1989 – Nauru sues Australia in the International Court of Justice for additional phosphate royalties dating back to trusteeship period, and compensation for mining damage.
1992 – Duke Minks a 47-year-old Liverpudlian, an adviser to the Nauruan government, and former road manager to Sixties one-hit wonder pop group "Unit 4 + 2" brings a tape recorder into the Nauruan parliament and plays extracts from the planned London musical "Leonardo the Musical – a Portrait of Love," featuring lyrics by the group’s former singer Tommy Moeller. He receives two million pounds to finance the musical – an investment that will supposedly help to put Nauru on the map and will pay back in dividends over the years.
1993 – Australia agrees to pay Nauru out-of-court settlement of 73m Australian dollars over 20 years. New Zealand and the UK agree to pay a one-time settlement of 8.2 million each.
June 1993 – More than 150 Nauruan dignitaries, including president Dowiyogo, are due to fly to London for the opening night of the musical "Leonardo." As the pilot prepares the Nauru Air 737 for take-off, people, mostly women, swarm the tarmac to prevent the plane from leaving, yelling in protest and hanging onto the aircraft to try and keep it aground. The incident is later recognized as the first time women on Nauru started to organize.
June 1993 – Leonardo da Vinci slaps the Mona Lisa on the bum, and asks her to “help me with my research” at the premiere of the "Leonardo" musical.
July 1993 – The musical closes, with huge financial losses, within weeks due to terrible reviews.
1995 – The Bank of Nauru collapses.
1997 – Nauru Agency Corporation is a government body that handles state investments. It has one standard mailbox and 450 banks registered to it.
1997 – Duke Minks leaves music behind for the banking world, eventually becoming an executive of Citibank Australia, where Nauru was a major client.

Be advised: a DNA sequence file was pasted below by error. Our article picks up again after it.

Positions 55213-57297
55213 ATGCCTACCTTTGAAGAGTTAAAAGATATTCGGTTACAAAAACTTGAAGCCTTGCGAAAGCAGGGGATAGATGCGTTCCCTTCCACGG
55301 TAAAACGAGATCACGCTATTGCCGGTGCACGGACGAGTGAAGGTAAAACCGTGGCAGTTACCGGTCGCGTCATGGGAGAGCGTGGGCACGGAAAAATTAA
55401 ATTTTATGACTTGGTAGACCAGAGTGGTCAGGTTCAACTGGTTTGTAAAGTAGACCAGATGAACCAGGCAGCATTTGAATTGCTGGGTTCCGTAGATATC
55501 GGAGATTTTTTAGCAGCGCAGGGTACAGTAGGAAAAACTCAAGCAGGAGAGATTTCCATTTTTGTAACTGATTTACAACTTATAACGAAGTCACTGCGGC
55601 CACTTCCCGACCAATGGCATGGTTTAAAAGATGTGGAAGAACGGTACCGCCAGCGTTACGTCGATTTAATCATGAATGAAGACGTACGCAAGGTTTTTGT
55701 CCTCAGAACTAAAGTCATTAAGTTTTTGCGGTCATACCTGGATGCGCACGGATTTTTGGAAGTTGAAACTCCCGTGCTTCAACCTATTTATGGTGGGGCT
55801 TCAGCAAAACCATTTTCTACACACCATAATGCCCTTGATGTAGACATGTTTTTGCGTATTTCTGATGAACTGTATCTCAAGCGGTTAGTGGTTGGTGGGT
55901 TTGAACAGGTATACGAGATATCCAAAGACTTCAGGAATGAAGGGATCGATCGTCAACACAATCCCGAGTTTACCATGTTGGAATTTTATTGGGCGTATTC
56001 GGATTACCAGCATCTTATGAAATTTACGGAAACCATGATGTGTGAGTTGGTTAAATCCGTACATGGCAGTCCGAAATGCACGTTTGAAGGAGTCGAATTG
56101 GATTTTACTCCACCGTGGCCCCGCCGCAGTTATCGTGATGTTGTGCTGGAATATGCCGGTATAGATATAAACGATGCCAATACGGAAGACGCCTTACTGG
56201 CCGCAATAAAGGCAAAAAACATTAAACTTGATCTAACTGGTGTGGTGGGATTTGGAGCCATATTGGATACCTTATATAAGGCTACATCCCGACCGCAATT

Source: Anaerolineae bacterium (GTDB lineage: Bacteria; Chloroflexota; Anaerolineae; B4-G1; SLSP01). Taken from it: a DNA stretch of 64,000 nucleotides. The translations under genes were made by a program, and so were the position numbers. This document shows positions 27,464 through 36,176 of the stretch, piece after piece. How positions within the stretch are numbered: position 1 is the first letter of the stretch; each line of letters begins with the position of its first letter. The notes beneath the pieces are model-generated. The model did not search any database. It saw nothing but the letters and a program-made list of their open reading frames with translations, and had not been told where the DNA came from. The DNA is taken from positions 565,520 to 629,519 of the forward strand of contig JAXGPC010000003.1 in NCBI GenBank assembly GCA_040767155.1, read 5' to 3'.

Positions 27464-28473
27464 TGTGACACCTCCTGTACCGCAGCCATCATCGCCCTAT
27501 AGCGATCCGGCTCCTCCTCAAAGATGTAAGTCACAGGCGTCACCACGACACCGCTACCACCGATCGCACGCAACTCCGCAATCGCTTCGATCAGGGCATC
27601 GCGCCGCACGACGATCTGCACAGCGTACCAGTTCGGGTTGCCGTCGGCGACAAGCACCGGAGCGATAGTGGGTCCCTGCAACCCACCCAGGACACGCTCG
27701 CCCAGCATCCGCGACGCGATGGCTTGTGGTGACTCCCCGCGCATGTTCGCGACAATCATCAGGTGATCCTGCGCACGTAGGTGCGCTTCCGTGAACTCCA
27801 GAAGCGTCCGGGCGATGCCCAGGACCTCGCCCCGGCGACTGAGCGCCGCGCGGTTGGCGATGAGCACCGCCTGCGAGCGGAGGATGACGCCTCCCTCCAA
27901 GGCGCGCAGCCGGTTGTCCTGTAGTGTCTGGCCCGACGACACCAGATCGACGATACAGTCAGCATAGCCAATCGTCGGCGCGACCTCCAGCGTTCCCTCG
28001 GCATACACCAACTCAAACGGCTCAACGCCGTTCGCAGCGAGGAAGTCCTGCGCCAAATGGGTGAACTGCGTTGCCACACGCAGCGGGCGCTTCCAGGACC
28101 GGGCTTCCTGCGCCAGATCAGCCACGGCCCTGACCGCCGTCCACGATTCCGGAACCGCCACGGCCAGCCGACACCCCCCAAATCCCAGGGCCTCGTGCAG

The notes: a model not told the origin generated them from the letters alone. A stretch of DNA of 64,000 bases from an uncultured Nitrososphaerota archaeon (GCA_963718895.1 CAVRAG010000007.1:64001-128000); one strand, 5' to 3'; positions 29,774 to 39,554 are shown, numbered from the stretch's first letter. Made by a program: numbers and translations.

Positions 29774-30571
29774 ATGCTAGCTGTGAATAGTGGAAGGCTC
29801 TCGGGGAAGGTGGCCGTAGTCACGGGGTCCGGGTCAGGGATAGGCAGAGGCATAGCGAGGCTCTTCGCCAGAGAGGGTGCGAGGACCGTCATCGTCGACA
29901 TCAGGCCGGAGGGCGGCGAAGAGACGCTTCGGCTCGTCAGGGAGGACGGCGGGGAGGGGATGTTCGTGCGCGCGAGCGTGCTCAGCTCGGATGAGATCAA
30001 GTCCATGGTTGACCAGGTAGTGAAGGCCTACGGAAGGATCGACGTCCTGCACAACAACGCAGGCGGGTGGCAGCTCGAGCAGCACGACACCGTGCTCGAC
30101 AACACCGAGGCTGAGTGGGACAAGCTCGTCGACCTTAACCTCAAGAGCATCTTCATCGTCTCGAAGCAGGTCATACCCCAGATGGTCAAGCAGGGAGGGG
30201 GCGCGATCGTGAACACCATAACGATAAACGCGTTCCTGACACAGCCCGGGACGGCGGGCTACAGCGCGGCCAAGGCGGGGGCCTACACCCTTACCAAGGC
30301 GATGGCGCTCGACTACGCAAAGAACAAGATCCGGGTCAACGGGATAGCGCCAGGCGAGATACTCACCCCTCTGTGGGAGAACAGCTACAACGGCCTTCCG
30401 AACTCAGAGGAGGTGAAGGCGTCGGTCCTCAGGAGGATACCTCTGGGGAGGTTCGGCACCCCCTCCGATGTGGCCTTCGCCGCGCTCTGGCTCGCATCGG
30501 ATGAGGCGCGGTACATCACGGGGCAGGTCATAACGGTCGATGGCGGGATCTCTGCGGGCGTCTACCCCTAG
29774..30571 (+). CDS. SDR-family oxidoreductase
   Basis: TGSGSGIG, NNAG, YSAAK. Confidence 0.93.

1998 – According to Victor Melnikov, Deputy Chairman of the Russian Central Bank, and both The Washington Post and The New York Times, between 70-100 billion dollars were transferred from Russian banks to accounts of banks chartered in Nauru, primarily to evade taxes, making it a hub for global off-shore banking.
1999 – Nauru joins the United Nations.
2000 – The OECD lists Nauru in its Plenary Report as a global epicenter of offshore tax havens and money laundering. Nauru is listed as a "Non-Cooperative Country or Territory."
2000 to 2003 – The USA classify Nauru as a rogue state for money laundering and indiscriminate sale of passports.
2001 – Australian Prime Minister John Howard initiates ‘The Pacific Solution’. Australia pays Nauru to hold asylum seekers picked up trying to enter the country.
December 2003 – Asylum seekers at Australia's offshore detention center on Nauru stage a hunger strike.
April 2004 onwards – Nauru defaults on loan payments, its assets are placed in receivership in Australia.
July 2004 – Australia sends officials to take charge of Nauru's state finances.
September 2004– President Scotty sacks parliament after it fails to pass reform budget by deadline.
2005 – The Australian government refuses to rule Nauru out as a potential site for an off-shore nuclear waste plant.
2005 – Mining has devastated about 80% of Nauru's land area, 40% of marine life is estimated to have been killed by silt and phosphate runoff.
December 2005 – Air Nauru's only aircraft is repossessed by a US bank after the country fails to make debt repayments.
September 2006 – Australia sends Burmese asylum seekers to Nauru.
March 2007 – Australia sends Sri Lankan asylum seekers to Nauru.
February 2008 – Under Prime Minister Rudd, Australia ends its policy of sending asylum seekers into detention on small Pacific islands, with the last refugees leaving Nauru.
January 2012 – Australia begins process of re-opening detention centers on Nauru at a cost of over 2 billion dollars.
May 2016 – Omid, a 23-year-old Iranian refugee sets himself alight on Nauru, during a visit by United Nations refugee officials to the island.